Eating In. Eating Out. What’s Next.

Have you noticed that we’re all staying in our cars to drive through for coffee and carbs more than ever? Using our phones to interact with restaurants more? Eating breakfast at 7 a.m., 10 a.m. or noon on a work day? Yes. There’s a new normal for restaurants and take out, one that’s tied to the new normal for everyone eating out. What was the norm may be forever gone after the masks have come off. So, where are opportunities for chef•cess?

Consumer Behavior has Changed

New habits developed over the last two years have changed the rhythm of our days. This has impacted the times we eat and where and how we eat. Working from home continues, which means less noshing out earlier in the day and a trend to more cooking at home. It also keeps demand for ultra-convenience close to home. Get ready for more double drive-through lanes being constructed.

Oh, and lunch hour is no longer an hour. Dinner is no longer just a 5 o’clock focus.

New Views on Taking Care

As health consciousness spikes, juicers are coming out and things like intermittent fasting are trending. Entire meals are skipped with 16/8 and Eat-Stop-Eat fasting. Plant-based menus are becoming more and more common. And it’s a trend that goes beyond juice and smoothie bars. How will this self-care with food impact your restaurant?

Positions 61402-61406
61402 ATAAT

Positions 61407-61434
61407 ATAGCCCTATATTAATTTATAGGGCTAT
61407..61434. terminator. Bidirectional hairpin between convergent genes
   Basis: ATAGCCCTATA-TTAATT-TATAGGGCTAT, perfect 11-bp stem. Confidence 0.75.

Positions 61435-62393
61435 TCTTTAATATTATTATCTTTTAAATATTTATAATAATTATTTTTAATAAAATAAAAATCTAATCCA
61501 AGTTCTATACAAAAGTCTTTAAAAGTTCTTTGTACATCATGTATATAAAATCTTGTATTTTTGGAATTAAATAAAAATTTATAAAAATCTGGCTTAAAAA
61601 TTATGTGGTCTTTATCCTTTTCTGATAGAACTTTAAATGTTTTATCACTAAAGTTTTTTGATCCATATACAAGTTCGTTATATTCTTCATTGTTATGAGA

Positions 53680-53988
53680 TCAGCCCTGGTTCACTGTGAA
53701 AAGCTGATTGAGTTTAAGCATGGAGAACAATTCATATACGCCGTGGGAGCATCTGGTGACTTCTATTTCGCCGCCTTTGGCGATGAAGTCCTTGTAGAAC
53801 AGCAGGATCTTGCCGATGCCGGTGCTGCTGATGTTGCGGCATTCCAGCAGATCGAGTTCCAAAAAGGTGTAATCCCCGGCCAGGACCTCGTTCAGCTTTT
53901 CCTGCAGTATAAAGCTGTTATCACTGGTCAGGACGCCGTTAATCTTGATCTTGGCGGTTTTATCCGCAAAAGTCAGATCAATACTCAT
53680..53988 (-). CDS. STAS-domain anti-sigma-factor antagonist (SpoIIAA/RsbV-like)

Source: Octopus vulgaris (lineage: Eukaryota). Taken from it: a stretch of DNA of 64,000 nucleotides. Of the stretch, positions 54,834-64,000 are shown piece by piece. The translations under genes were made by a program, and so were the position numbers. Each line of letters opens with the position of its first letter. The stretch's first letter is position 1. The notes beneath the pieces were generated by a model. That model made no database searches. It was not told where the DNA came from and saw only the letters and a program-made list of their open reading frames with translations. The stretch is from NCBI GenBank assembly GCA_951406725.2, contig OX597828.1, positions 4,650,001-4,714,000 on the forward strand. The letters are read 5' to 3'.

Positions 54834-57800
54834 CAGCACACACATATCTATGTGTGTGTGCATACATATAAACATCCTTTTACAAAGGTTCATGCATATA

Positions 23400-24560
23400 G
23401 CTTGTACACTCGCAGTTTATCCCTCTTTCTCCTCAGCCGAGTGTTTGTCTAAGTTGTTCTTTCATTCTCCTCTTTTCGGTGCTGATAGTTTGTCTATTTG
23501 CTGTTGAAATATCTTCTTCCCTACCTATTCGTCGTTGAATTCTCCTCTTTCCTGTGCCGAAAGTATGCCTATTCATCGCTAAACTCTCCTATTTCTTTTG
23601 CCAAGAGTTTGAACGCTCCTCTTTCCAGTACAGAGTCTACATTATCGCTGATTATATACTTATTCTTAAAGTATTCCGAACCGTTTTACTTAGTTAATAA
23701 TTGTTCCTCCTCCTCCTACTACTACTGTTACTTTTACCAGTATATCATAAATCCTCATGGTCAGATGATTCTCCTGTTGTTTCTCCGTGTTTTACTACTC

Restaurants are taking care of their staff in new and inventive ways too. Tipping is being reinvented as some restaurants automatically add a flat 20% for service with the option for guests to leave more. To retain staff, new flexibility like shortened hours, vacation time and new support like health benefits are showing up to lure workers back and build happiness.

When You’re Out You’re Out

There may be an increase in drive-through, fast casual, sipping a meal through a straw and cooking at home, but going out for a real meal will always be special. Providing that sense of escape and hospitality at a table will never go out of style. Consumers are realizing that they may have to be more patient with reduced staffing. They’re embracing smaller, more curated menus that have become the norm as restaurants battle to keep food waste down and plating
realistic for kitchen staff. Most especially, they’re enjoying the new level of creativity that’s sprung up out of necessity.

At an OpenTable panel, chef JJ Johnson recently said, “We should come back as a new industry.” Change is always constant in life and business. We’ve had a rapid dose of it over the last two years. Restaurateurs who can ride the tsunami of change with nimble optimism and practicality, will feed the joy the industry offers in the years ahead.

We amplify joy by helping more people eat outside through more seasons with the patio enclosures we build. If our experts can help you make the most of a change that’s clearly here to stay, please let us know. We are happy to offer information, tips on quality or a design quote so that you can make the most of your outdoor space. Here’s to the ever-evolving new normal for all of us.